Tuesday, April 17, 2001

End of curfew brings relief




By Dan Klepal and Amy Higgins
The Cincinnati Enquirer

        The lifting of a citywide curfew Monday night brought a smile to Dave Miller as he looked down the bar inside Kaldi's Coffee House in Over-the-Rhine.

        The owner saw people inside for the first time since Wednesday afternoon.

        He had built a plywood wall — 23 sheets long — in front of his store. “Plywood is cheaper than a half a piece of glass,” Mr. Miller said. “So it's just nice to be able to look out the front door. For the average business down here, it's been devastating.”

        He's just as concerned about future business.

        “I'm just afraid that there is a perception that it's dangerous down here,” he said.

        Across town, Joe and Teri Parker walked their dogs up Observatory Avenue toward Ault Park. It was the first nighttime walk for Annie and Lucy since Wednesday.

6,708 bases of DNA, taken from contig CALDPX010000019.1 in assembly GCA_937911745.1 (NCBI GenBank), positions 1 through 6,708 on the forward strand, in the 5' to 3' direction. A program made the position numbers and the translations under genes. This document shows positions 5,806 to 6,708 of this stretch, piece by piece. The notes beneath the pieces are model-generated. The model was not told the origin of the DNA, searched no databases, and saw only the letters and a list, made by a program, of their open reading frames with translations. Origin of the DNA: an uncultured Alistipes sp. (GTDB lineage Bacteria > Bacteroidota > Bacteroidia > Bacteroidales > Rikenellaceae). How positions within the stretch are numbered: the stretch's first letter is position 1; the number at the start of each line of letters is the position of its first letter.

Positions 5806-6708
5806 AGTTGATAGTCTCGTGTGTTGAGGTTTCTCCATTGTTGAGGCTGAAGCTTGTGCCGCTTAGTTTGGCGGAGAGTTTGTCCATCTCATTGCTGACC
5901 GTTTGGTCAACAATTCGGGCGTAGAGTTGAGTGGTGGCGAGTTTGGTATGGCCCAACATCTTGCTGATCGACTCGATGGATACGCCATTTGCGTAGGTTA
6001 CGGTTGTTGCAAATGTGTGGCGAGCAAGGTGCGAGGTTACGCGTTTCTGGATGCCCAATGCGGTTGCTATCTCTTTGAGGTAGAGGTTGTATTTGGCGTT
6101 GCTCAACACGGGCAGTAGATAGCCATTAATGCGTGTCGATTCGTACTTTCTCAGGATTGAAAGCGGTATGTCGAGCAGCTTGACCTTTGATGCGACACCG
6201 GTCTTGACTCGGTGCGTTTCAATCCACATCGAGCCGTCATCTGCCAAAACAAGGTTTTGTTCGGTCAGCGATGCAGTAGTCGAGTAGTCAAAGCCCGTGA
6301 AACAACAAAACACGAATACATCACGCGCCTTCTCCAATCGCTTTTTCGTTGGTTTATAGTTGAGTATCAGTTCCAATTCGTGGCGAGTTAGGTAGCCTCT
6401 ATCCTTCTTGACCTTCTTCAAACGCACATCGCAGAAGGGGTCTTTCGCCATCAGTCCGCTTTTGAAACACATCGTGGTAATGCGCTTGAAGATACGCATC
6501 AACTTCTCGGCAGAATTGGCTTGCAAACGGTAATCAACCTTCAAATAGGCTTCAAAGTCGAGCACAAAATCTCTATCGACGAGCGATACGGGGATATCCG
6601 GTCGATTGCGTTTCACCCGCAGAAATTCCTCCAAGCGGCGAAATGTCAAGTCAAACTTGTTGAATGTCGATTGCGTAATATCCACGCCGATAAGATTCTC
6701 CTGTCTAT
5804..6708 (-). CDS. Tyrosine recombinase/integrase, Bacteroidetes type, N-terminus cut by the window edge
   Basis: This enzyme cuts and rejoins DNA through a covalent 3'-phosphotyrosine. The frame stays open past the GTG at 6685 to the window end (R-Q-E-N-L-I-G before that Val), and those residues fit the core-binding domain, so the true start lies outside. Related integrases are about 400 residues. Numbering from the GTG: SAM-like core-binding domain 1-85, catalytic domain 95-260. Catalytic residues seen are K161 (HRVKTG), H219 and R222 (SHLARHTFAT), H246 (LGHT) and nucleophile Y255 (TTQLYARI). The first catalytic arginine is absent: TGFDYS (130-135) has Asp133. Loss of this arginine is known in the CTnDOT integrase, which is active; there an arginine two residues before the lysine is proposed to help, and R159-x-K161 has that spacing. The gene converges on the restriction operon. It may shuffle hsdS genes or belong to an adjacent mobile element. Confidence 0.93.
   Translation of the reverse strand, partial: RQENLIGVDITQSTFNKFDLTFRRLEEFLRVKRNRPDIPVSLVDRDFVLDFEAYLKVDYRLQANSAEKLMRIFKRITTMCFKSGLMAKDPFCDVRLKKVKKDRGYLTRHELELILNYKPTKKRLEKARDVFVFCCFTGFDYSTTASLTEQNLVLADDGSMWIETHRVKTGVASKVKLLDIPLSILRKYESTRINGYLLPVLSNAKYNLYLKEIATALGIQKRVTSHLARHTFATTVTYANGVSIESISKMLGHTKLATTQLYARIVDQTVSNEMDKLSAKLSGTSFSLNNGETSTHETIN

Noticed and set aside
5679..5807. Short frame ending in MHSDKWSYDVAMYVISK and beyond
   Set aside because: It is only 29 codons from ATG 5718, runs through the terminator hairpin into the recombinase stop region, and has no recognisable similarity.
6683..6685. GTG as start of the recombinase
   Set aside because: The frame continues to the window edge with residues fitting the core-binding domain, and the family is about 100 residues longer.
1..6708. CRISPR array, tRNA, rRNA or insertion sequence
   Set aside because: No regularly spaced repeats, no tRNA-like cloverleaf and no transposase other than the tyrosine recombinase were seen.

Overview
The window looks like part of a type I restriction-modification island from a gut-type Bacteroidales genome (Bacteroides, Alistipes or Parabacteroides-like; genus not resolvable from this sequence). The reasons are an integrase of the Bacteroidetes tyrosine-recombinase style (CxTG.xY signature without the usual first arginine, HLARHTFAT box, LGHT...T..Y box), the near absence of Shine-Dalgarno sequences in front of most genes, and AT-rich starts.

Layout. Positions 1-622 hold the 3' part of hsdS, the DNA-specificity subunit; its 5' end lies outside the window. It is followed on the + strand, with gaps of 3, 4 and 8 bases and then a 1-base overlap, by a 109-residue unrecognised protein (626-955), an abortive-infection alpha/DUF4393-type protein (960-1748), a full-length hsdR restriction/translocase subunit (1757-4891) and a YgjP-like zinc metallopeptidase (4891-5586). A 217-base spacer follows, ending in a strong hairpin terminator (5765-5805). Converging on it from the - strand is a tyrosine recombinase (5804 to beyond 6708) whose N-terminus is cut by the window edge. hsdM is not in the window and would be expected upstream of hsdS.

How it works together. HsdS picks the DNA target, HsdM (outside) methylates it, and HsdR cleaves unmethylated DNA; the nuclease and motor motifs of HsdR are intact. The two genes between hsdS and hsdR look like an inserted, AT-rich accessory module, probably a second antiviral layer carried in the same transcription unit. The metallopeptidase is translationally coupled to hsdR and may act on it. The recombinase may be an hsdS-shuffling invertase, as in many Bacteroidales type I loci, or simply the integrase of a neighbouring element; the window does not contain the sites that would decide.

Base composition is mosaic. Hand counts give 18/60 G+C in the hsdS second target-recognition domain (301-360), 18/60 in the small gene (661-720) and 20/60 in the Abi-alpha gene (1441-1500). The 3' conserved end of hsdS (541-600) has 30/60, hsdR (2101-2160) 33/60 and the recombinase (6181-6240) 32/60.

The dogs didn't seem to care, but the Parkers did.

        “It felt restrictive,” Teri Parker said of the curfew. “It was hard, but necessary.”

        Tricia Baum of Mount Lookout, had been doing things earlier in the day: eating dinner, running errands, hanging out in Hyde Park Square. Monday, Ms. Baum strolled into Zip's Cafe and ate a leisurely dinner well after dark.

        “It's nice not to have to rush,” Ms. Baum said.

        Juanita Milner, 19, waited for the bus in front of the public library on Vine Street and said she was going to do the same thing she's done the last four nights — nothing. “I'm just going back to the house,” Ms. Milner, of Mount Airy, said.

       



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Heimlich, Luken at odds over handling of riots
Store owners hope for aid from city, feds
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Reds not expecting problems
- End of curfew brings relief
Mayor Luken's views
PULFER: Why didn't we see this coming?
Black youths speak of change
Week of spring break taught lessons